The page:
My dad told this story about his past in Mangaia. This story helps me remember his life, so I never forget him.
MY DAD’S LIFE IN MANGAIA
My dad’s name is Teina Tearii. He was born and raised in Mangaia. He lived in a very small village called Kaumata. He has three brothers and two sisters, he is an active young man and loves playing sports. My dad grew up in a poor family. His family did not have any vehicle, they walked to work and school.
He told me that his childhood upbringing was one of the greatest and joyful moments that he would never forget. From his primary school years, he learnt a lot of the good, the bad and the ugly, but he believed that it all contributed to making him the person he is today.
Going to school was one of those good experiences where children from his village walked to school together in a small group like brothers and sisters. They talked a lot about school and teachers and they laughed. They bullied each other but have still remained good friends today.
There were many kids and people on the island during that time. He remembered this because he used to go everywhere when he was a kid. He was a playful, friendly and sociable person. He used to go into people’s home and eat, work and sleep with them. He said that he had a great life during that time and learnt lots of things and that he missed a lot of those times, but that he would always treasure those memories.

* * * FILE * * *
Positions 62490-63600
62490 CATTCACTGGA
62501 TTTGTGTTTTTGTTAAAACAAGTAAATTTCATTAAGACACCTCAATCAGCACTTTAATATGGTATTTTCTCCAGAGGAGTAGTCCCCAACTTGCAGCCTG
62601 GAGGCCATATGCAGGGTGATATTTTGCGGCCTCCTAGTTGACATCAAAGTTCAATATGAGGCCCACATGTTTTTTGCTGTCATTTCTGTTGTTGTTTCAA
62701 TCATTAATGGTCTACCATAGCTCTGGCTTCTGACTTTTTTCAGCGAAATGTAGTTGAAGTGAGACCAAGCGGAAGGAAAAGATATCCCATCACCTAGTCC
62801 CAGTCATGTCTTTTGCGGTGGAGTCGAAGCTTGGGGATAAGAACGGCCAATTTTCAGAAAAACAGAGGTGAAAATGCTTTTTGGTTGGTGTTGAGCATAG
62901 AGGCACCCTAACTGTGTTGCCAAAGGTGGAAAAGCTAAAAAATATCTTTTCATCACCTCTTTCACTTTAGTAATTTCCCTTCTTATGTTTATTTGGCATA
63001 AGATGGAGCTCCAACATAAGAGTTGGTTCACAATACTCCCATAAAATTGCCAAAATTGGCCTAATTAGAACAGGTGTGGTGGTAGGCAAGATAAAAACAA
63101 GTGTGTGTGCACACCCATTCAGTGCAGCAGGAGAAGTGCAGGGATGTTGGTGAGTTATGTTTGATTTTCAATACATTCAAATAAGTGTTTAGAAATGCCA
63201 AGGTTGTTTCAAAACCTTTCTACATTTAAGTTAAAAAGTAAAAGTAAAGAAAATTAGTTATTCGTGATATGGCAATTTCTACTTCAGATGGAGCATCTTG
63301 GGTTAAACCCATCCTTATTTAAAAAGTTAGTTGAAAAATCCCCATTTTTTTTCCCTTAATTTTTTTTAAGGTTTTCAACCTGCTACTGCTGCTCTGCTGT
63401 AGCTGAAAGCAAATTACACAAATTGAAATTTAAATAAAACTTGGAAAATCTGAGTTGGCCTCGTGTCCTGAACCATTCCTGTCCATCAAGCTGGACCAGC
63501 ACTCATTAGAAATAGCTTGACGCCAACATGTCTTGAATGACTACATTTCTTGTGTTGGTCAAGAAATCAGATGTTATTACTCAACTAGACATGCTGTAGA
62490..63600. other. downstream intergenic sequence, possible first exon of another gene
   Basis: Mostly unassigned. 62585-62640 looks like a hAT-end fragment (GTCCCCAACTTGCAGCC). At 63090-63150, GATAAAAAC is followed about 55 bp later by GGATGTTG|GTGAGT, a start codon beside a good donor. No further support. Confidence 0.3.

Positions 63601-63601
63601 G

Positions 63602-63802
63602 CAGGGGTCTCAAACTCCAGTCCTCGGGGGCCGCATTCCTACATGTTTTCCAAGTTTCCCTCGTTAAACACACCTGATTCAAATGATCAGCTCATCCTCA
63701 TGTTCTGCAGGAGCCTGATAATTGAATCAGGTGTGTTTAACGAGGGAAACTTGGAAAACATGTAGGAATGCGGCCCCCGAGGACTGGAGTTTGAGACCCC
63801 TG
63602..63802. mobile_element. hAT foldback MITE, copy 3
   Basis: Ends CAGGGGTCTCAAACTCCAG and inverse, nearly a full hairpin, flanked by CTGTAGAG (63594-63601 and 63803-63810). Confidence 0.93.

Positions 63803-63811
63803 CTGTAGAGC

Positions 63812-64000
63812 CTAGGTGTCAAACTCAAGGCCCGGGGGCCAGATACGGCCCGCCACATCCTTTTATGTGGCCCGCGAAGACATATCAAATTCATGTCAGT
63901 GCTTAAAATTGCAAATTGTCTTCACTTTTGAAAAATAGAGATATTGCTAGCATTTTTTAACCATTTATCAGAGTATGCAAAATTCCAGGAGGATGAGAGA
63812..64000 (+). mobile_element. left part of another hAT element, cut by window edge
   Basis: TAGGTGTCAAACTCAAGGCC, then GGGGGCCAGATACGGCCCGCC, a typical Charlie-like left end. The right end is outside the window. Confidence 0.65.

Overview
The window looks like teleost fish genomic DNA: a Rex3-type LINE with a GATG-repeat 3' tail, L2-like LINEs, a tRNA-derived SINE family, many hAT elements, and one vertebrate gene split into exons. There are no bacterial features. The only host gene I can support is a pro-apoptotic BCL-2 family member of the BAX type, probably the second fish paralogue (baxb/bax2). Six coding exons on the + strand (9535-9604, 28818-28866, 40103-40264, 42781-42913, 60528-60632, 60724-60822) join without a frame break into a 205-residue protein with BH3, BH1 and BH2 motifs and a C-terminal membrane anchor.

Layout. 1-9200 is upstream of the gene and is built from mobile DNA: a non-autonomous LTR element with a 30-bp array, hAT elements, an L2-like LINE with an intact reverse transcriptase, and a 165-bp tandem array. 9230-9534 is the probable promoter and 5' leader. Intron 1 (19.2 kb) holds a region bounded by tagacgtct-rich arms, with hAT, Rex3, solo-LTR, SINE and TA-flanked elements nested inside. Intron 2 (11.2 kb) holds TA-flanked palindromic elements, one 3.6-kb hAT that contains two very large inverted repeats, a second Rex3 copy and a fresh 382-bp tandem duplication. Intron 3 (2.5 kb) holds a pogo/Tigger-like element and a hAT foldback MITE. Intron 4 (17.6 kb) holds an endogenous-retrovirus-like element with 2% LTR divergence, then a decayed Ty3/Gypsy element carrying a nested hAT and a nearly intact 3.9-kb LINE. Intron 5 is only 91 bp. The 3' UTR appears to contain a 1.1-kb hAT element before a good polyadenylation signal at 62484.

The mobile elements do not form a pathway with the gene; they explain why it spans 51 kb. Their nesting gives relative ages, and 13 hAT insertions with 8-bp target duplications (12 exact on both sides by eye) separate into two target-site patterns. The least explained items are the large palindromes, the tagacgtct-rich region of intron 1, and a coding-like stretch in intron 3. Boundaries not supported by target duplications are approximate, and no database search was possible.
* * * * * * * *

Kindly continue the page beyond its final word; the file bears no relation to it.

Christmas season was the happiest time of the year for most kids, shopping and working on the plantation. He said that he would never forget how they were given five dollars to go shopping and that all he could afford during that time was a small water gun. They were given five dollars every year for Christmas. They didn’t complain because they learnt to take what was given to them and enjoy it.
My dad said that all the young boys in his village loved fishing and that they learnt from their elders. They learnt different kinds of fishing such as takoekoe, upenga, titamu, pa and pata. He could remember going fishing after school, as being the most popular activity, especially when it was low tide. They would rather go fishing than play rugby games, pa poro kini and other ball game activities.
My dad said that life goes on and that there have been lots of changes on his island. He is sad to see that there are only a few people left in his village. The roads are covered with weeds and the land looks so dull.
He says the whole island has totally changed and is worse than before. My dad says that we need to work to find a solution to make it a better place now.
My shape represents my dream of going to the Olympics. The three flowers represent the Tiare Maori and the birds represent all the birds in Rarotonga. The “s” represents the last letter of the Olympics word; the other patterns show that even if family are far away we all are connected.